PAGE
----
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I have a teacher confession to make.
I failed him.
Not “gave him an F” failed him but failed him as a young man. A student with a future ahead of him, someone who could one day be a father, a councilman, or even president.
But I failed him.
It was my second year as a teacher. Based on the number of students that were going to the 5th grade, there was a slot available to me to teach my students from 4th grade again, with a few changes. The excitement I had continued to build over the summer. I knew my kids mentally and emotionally, as well as the skills they needed to succeed in the next grade.
I knew my students or at least I thought I did.
One young man by the name of James, a pseudonym, was one of the kids I had in 4th grade. He had an IEP, which means he received services to help with testing, as well as additional help throughout the day with the Special Education teacher. In 4th grade, I had few behavior problems with James. I had to call his mom once or twice to come in and speak with me about his grades and his behavior. It was nothing out of the ordinary…
…Until 5th Grade.
For one reason or another, James would not come to class. On the days he did come, he would walk out of my room without permission. I would call the office, let them know that he left my room, and patiently wait for him to come back.
I could sense that something was just not right. He wouldn’t talk to me about it. His friends didn’t know what was wrong. Even the special education teacher, who knew him better than I did, knew that something wasn’t right.
I made it my mission to sit down with others who knew him to discover what was wrong. I brought in an administrator that he was close to. He told us that a boy in the classroom was bullying him before school started, so we put a plan in place to prevent him from being bullied.
“Yes!” I thought. “We have a plan and James will want to stay in class from now on!” I felt like I accomplished something. I felt like I defeated the problem we had, and we were back to our great teacher-student relationship from grade 4.
The plan lasted three days.
So, I went to the next step. I called a meeting with his father, the vice principal, and James. James sat there, staring at the wall as we all told him how we wanted him to succeed. We told him about how great he could be and that we were all willing to work together to help him accomplish greatness. When the meeting was over, we came to an agreement that James would come to class, I would be there to help him, the vice principal would be there to support him, and his dad would be at home to support him.
As soon as his dad left the school, James went right back to what he was doing.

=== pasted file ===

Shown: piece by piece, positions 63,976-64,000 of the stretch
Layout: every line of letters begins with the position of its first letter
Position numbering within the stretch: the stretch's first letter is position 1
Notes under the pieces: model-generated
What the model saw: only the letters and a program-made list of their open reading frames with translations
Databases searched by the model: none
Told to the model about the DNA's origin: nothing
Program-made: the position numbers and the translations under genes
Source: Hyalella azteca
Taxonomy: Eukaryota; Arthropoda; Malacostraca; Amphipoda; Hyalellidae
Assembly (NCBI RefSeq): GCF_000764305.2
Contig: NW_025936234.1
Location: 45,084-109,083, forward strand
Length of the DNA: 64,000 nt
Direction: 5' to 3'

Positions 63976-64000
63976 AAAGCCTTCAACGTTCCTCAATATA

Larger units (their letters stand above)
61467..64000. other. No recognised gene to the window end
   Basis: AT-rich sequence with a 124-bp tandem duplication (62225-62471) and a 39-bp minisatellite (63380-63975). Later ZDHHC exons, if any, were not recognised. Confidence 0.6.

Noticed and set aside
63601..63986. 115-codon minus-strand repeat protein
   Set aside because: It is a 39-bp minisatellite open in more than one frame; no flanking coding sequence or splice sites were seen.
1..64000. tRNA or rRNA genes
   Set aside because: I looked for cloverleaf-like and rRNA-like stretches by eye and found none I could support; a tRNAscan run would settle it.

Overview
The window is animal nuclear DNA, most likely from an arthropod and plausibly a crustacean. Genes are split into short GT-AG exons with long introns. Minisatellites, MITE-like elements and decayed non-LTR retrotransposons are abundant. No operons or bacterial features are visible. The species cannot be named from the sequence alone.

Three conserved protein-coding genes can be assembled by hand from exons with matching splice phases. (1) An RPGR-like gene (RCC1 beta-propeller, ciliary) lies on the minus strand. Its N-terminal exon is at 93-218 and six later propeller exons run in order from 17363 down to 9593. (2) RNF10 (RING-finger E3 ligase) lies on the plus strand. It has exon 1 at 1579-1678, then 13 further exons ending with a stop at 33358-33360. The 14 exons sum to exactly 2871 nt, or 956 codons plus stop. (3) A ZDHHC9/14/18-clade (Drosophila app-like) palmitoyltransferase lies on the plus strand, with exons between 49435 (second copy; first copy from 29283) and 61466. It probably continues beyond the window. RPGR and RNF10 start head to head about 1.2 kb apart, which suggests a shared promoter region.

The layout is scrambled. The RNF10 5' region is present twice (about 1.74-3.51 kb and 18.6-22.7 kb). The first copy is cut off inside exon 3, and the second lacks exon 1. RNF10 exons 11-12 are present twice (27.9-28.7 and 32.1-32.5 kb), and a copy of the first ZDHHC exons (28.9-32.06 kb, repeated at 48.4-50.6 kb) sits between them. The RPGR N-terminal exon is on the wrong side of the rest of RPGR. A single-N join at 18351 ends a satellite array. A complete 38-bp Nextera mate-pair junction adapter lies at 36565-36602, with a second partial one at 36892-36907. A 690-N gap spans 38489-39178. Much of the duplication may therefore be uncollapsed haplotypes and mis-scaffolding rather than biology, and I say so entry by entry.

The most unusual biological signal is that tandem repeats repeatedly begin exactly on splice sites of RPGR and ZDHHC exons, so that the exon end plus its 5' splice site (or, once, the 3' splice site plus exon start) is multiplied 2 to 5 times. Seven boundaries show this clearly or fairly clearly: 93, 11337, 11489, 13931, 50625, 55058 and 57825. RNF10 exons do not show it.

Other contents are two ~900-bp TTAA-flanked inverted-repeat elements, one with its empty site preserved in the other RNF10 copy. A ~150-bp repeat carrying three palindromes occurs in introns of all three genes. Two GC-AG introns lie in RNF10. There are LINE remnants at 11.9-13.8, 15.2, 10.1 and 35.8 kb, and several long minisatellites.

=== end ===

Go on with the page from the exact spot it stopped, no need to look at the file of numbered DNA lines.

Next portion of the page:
At this point, I didn’t know what else to do. The number of times I tried to talk to him exceeds 20. I tried rewarding him for small things, like sitting in his seat. Nothing was working. I was tired. I had tried all the tricks in the teacher handbook. Nothing was working.
My teacher confession is that I did what no teacher is supposed to do. I gave up on my student James.I gave up on my student James. Click To Tweet
When he left the room, I alerted administration, and then continued with my lessons. In between classes, I would see him running around the hallways, but instead of trying to talk with him about missing class, I walked right by him. When he asked to go to the bathroom, I let him go, knowing that I probably wouldn’t see him anymore that day. I stopped trying to give him his homework. The communication between his parents and I stopped.
I just stopped caring.
Every day, I would come home feeling awful. I could see his face in my head. I knew that he needed help, but I felt that there was nothing else I could do. I was tired of focusing so much on one student who didn’t care about school. I was done giving my energy to the one who didn’t want to learn.
But isn’t that what being a good teacher is all about? Leaving the 99 to get the 1?
The decision I made then dictates the decisions I make today when it comes to students with behavior issues. Early contact with parents is my first line of defense. I take the time and highlight the good, the bad, and the ugly inside the classroom and to students’ parents. Taking the time to highlight the little actions students do helps them to feel like they belong in my classroom and want to be there, so I go out of my way to do that. When I speak with parents, I try my best to build a partnership early and let them know they’re important to their child’s success. Most importantly, I never stop caring. No matter what the student has done, I never stop caring for a student, good or bad. Right or wrong.
I know as a teacher, we shouldn’t take things personally. Our students are dealing with issues that extend way beyond our reach. But it’s hard to put so much into a career, and not be emotionally impacted by it, especially when you can remember the teachers that impacted your life, for better or for worse.
We know that our students will remember us, and whether we want to admit it or not, we want it to be for making a positive impact.
To this day, I still think of James. I wonder what his life is like and how he’s doing in school. I think about what I’d say to him if I saw him again.
“James, I would like to apologize for giving up on you and letting you fall through the cracks, but I tried. We met with your mom, dad, and the Vice Principal. We created a plan and implemented it. Why didn’t it work for you? Is there anything else I could’ve done to help you? Please tell me because I don’t want this to ever happen again.”
Not. On. My. Watch.